Courtesy of Paramount Pictures and Sega of America

Well, it’s finally here — the movie the internet has been waiting for: “Sonic the Hedgehog.” After a three-month delay to completely reanimate the iconic blue hedgehog, it’s time for him to zoom onto the big screen. In the ever expanding lineup of horrible movie adaptations of video game franchises (including “Assassin’s Creed,” “Warcraft” and “Tomb Raider,” among others), Sonic is a far cry from the worst but hardly does much to break the mold. If viewers are expecting something that may be ironically entertaining, then they ought to be pleased. Surprisingly, however, the movie is less of a trainwreck than many suspected after its first trailer in April 2019 and even manages to offer some charming elements.

The movie finds a young Sonic (Ben Schwartz), a hedgehog-like creature with the gift of super speed, living with his caretaker Longclaw. Sonic is forced to flee his home planet, using golden rings that allow him to travel through the universe, and take refuge on Earth. There, he must hide himself and his powers to avoid being hunted. Years later, he has made a home for himself in a cave outside the small town of Green Hills, Mont., which he observes from afar. Among the citizens he watches, his favorite is beloved town police officer Tom Wachowski (James Marsden). But when Sonic loses his rings and the government discovers his powers, he and Tom must travel to San Francisco to find his rings and avoid capture by the government’s craziest, egomaniac scientist, Dr. Robotnik (Jim Carrey).

Much like its titular blue blur, “Sonic the Hedgehog” is a movie overflowing with an energy that both works and doesn’t. The film doesn’t waste time, and instead moves almost jarringly quickly from one scene to the next. On the bright side, this means that scenes that don’t land their jokes won’t be around for long. While the rapport between Sonic and Tom isn’t particularly compelling, Tom doesn’t agonize much over whether or not to help Sonic, making it easy for the film and the audience to just get into the adventure rather than trying to shoehorn depth and conflict into a relationship that hardly has any to begin with. Sonic’s energy can be overwhelming, with the hedgehog constantly throwing out one-liners that range from chuckle-worthy to utterly cringey. That being said, the immense presence that Jim Carrey brings to the screen as Dr. Robotnik mitigates Sonic’s worst.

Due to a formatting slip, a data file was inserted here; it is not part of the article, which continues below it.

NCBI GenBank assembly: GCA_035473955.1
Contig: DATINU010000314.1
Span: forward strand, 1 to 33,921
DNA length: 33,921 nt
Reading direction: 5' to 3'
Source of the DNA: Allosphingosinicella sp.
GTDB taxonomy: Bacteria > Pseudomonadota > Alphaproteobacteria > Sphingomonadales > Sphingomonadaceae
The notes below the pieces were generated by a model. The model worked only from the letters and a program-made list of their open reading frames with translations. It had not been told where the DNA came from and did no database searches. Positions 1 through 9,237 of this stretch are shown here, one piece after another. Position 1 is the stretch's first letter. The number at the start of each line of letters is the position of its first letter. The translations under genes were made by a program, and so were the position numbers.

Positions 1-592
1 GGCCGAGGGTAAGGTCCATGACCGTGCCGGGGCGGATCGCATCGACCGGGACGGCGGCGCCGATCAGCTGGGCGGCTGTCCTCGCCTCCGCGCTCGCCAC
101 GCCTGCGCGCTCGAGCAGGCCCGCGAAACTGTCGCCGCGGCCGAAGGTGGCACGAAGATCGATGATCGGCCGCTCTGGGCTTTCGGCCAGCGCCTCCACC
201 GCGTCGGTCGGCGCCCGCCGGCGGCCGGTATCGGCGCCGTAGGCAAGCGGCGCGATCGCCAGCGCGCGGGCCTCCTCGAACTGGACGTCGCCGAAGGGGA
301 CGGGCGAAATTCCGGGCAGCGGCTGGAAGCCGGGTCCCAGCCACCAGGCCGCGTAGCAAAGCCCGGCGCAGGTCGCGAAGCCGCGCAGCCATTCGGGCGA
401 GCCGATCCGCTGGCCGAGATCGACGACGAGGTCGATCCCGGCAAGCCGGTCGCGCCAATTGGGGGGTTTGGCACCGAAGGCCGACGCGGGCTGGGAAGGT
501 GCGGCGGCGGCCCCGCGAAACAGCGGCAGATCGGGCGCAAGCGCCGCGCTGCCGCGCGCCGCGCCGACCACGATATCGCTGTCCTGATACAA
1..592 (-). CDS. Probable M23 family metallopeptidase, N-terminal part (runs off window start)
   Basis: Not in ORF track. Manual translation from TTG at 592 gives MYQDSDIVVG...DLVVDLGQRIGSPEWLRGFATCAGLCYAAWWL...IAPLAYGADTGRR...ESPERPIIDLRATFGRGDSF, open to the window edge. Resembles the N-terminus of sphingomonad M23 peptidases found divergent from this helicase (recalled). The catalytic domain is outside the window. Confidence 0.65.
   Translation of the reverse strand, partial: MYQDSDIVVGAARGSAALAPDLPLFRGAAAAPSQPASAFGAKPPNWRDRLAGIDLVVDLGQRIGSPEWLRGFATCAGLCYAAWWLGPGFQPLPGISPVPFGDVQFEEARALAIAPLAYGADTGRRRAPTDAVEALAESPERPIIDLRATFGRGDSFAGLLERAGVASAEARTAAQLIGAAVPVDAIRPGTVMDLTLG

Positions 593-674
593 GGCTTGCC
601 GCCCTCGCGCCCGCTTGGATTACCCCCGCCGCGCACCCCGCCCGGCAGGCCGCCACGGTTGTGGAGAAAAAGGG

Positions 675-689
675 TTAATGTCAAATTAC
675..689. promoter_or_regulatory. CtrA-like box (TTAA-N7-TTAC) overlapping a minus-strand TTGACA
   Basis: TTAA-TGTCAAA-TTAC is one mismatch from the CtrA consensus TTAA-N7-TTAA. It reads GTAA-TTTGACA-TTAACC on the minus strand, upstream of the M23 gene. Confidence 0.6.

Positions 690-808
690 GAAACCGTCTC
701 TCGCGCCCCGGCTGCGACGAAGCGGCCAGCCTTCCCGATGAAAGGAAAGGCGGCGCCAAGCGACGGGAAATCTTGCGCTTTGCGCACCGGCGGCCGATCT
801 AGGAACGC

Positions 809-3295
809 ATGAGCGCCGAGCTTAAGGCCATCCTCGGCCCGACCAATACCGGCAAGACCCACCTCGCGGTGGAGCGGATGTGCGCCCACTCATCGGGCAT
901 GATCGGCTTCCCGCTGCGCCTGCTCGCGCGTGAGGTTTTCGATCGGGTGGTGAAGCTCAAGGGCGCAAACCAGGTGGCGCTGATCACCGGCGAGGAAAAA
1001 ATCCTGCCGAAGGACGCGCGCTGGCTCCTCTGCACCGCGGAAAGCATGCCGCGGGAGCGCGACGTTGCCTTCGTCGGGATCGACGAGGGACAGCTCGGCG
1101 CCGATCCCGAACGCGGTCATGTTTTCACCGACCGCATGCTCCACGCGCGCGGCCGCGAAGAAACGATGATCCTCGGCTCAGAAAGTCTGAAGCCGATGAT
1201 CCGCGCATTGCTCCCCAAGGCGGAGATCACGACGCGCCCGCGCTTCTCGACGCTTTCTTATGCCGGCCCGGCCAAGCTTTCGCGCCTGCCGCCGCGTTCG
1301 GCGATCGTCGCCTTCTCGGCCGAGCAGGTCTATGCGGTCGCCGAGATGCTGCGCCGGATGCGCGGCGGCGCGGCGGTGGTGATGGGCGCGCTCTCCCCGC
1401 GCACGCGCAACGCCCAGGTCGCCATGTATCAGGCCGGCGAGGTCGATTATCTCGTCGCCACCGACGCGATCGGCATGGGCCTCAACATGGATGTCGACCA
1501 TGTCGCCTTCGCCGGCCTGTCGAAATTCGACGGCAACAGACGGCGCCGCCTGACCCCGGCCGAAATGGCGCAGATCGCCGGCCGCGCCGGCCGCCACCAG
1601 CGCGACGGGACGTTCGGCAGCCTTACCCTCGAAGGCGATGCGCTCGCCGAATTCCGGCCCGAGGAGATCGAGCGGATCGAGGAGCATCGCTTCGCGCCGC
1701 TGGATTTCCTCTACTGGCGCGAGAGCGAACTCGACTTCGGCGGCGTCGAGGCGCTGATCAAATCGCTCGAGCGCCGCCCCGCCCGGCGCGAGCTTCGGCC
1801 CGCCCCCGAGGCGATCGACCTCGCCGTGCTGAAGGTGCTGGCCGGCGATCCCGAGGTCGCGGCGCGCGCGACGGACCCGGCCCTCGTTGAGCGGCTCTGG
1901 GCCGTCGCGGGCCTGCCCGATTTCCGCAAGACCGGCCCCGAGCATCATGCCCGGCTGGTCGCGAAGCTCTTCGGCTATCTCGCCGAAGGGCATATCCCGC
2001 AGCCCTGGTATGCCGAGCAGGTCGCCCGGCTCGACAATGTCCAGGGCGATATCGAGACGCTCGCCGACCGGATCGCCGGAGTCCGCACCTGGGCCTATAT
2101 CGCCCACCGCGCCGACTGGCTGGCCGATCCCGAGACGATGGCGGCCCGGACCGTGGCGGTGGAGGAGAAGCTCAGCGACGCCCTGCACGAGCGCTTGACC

While Tom and Sonic’s main storyline can feel somewhat unfocused and inconsistently humorous, Robotnik’s role as the antagonist draws upon Carrey’s particular brand of chaotic comedy to consistently channel this over-the-top, cartoony villain in a solid and focussed evil plot. While not particularly compelling, Robotnik commands the film’s attention and is simply a delight to watch. Action scenes involving Robotnik and his drone army are nothing spectacular, but they give the story some momentum through the fights and keep Carrey’s performance present in Sonic and Tom’s adventure.

“Sonic the Hedgehog’s” biggest drawback is that it tries to do a lot of things, some of which works, some of which doesn’t, and some of which does neither. This may come down to an issue of purpose, as the movie seems to be self-aware of the absurdity of both its own existence and Sonic’s place within internet culture (which can come off as either funny or disingenuously pandering). Other times, however, the movie seems totally unaware of that background, focusing instead on creating an origin story for the video game character (for better or for worse). It’s a weird experience that simultaneously tries to appeal to young audience members who are most likely the target demographic for the Sonic franchise, older fans who may have been around since the 1991 release of “Sonic the Hedgehog” on the Sega Genesis, and the parents in the audience who have to go with their kids to see the movie. 

While the movie isn’t made well by any means, it can be an enjoyable experience regardless of whether the audience is laughing with the movie or at it. Although the movie is primarily for children, it will keep viewers entertained, even if it may not live on to become a classic.